Obviously, your day-to-day expenses will be in Turkish lira, but it will probably be that all or part of your income will be coming to you in another currency; and it will almost certainly be that your savings and investments will be in another currency.
How do you deal with this? Should you bring your money with you when you come to Turkey or is it better to leave all or part of it ‘back home’?
Should you bring your money with you?
The most important factor in deciding whether or not to bring your money with you is whether you are going to be remaining in Turkey on a permanent (or a very long-term) basis.
If you are making Turkey your new home, then there is a lot to be said for thinking about your finances in Turkish lira terms. This means measuring your income, expenditure and wealth in Turkish lira. This tends to be easier (and more realistic) than notionally converting your expenses back into your ‘own’ currency.
This way, your income and savings will be measured in the same currency as you are spending. But it doesn’t solve the problem that, if your income comes in a foreign currency or your wealth is stored in a foreign currency, your spending power in Turkey will vary enormously (and over a very short period) if exchange rates change. And change they do: literally, by the minute.
A quick look at the last few years highlights the problem. The Turkish lira is volatile. During the last ten years, there have been times when one British pound was worth over TRY4.8 and there have been times when it has been worth as little as TRY2.2. This means that, if you enjoyed a rock-solid income of £3,000 per month, you would sometimes have had only TRY6,600 available to spend whilst, at other times, you would have had TRY14,400 available to you. This, of course, makes a dramatic difference to your lifestyle.
Turkish lira – historical exchange rates
If you are receiving a pension or a salary from another country it may be that there is little you can do about receiving it in Turkish lira – except, of course, by exchanging the money when it arrives.
However, if you are exposed to this risk, it increases the risk further if your savings and investments are kept in British pounds: unless you think the pound is going to continue to rise in value against the Turkish lira. Predicting exchange rates is, in my experience, nearly impossible.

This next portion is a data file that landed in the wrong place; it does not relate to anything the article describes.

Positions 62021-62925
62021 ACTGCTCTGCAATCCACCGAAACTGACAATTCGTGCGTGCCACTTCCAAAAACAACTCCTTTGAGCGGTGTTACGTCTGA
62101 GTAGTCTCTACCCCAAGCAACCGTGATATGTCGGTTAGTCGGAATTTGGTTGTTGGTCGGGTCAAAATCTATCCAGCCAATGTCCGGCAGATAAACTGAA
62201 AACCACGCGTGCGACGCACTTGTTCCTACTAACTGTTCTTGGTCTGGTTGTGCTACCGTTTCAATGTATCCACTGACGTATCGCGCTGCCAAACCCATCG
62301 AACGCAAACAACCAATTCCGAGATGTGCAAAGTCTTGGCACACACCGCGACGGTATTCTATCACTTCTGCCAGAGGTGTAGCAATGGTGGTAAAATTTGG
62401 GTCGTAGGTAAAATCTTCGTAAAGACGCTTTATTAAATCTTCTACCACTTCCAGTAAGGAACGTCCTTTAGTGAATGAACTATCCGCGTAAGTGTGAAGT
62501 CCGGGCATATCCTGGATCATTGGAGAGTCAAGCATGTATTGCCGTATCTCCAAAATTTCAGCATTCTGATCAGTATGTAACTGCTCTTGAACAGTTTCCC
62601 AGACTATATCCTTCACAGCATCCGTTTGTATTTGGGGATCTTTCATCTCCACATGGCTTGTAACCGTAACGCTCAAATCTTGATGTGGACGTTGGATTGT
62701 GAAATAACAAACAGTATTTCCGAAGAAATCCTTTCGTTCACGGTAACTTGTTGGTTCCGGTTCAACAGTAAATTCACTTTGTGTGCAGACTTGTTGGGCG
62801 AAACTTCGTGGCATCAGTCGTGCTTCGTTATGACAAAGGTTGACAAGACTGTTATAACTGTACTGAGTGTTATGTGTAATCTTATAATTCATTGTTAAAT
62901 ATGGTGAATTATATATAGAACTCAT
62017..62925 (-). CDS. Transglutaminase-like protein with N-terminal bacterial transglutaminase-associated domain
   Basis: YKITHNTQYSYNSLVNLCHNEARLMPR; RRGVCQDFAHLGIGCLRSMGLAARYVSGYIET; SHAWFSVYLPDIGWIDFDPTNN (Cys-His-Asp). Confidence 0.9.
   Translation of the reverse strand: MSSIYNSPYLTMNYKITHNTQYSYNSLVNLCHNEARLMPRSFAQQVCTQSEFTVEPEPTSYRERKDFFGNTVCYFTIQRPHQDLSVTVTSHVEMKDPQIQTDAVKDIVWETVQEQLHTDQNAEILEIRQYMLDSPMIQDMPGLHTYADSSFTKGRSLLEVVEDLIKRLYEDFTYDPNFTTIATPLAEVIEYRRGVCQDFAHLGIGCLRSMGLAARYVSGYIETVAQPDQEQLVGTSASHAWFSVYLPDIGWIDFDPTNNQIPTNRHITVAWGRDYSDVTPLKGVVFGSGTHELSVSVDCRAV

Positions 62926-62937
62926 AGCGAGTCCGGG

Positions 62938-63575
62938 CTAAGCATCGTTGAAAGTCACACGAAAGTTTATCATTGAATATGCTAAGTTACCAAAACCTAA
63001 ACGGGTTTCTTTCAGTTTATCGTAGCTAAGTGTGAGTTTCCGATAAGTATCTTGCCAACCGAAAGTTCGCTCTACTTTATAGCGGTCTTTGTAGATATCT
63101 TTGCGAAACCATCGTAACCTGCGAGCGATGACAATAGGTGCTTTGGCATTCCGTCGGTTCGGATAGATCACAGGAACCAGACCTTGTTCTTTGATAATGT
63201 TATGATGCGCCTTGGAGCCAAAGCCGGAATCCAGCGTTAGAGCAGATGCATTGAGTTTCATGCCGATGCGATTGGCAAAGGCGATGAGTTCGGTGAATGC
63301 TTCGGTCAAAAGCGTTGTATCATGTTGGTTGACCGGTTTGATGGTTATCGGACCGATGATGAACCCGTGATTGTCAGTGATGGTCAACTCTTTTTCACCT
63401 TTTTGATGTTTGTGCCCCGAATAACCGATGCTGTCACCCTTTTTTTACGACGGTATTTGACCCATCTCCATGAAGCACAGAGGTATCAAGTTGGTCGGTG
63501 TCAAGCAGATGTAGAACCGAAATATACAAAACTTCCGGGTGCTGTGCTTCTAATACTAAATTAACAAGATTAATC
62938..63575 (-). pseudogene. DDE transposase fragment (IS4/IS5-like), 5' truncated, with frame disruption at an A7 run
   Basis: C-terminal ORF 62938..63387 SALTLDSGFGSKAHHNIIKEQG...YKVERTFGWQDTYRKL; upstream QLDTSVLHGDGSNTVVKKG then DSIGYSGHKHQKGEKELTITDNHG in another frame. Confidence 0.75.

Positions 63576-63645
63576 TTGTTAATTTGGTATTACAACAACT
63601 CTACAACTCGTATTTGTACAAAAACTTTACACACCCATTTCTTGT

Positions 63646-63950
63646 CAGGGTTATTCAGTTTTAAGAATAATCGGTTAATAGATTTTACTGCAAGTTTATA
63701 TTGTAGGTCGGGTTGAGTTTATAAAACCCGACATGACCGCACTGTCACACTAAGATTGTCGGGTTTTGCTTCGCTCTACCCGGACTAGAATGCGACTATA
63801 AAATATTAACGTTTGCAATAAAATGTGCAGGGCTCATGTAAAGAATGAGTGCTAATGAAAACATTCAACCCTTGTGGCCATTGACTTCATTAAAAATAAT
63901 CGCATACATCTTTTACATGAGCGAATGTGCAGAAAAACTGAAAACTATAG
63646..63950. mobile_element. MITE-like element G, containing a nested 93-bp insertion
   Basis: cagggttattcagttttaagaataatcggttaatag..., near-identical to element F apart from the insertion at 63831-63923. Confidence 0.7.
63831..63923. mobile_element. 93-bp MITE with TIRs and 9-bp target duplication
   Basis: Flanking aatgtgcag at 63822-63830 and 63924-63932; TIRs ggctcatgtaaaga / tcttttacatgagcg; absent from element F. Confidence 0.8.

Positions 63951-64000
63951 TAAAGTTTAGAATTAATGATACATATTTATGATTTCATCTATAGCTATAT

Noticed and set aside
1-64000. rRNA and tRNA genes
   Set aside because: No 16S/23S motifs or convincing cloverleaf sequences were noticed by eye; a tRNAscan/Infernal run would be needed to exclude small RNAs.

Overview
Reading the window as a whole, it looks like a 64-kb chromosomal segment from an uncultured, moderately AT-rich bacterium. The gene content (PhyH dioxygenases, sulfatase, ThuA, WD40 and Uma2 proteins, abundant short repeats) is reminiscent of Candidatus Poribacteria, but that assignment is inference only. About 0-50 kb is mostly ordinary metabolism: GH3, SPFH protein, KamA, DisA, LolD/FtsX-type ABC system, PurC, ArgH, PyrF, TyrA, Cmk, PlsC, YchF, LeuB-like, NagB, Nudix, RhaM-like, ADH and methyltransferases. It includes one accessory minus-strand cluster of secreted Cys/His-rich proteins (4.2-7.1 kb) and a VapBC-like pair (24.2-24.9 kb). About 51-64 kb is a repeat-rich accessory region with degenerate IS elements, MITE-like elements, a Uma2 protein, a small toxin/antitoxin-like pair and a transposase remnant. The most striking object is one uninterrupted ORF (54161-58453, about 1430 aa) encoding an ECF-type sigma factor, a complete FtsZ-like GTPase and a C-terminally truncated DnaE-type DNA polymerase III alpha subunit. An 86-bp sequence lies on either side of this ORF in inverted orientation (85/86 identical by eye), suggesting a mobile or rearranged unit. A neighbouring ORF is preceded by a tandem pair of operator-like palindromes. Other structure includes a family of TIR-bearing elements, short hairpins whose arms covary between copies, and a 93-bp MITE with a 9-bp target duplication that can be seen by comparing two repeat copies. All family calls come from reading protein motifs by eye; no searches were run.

If you are going to be living in Turkey long-term, it seems to make sense to reinvest all or part of those savings in investments denominated and measured in Turkish lira. Choosing what those investments should be requires careful thought and, usually, some good advice.
If you are wealthy enough to have a large sum to invest, then there may well be good arguments for diversifying the currencies in which you hold those investments. For example, you might decide to keep a portion of your wealth in Turkish lira but hedge against the risk of the lira falling in value against other currencies by having parts of your investments in US dollars, Euro, British pounds, Japanese yen etc.
Again, this decision has huge implications for your financial security and you should make it after taking appropriate advice.
Many people decide to keep some money ‘back home’ even though they fully intend to make a new life in Turkey. Often, they will visit ‘home’ on a fairly regular basis and it can be very convenient to have a local bank account, credit card etc. Some seem to suffer from amnesia when it comes to declaring the money they receive in these bank accounts to the tax authorities here in Turkey! This is, of course, illegal.
If you do not intend to stay in Turkey on a long-term basis, then it is almost certainly better to keep all or a large part of your wealth denominated in the currency of the country to which you intend to return. – and if you have substantial wealth you may want to spread your investments between various currencies as part of your general investment strategy.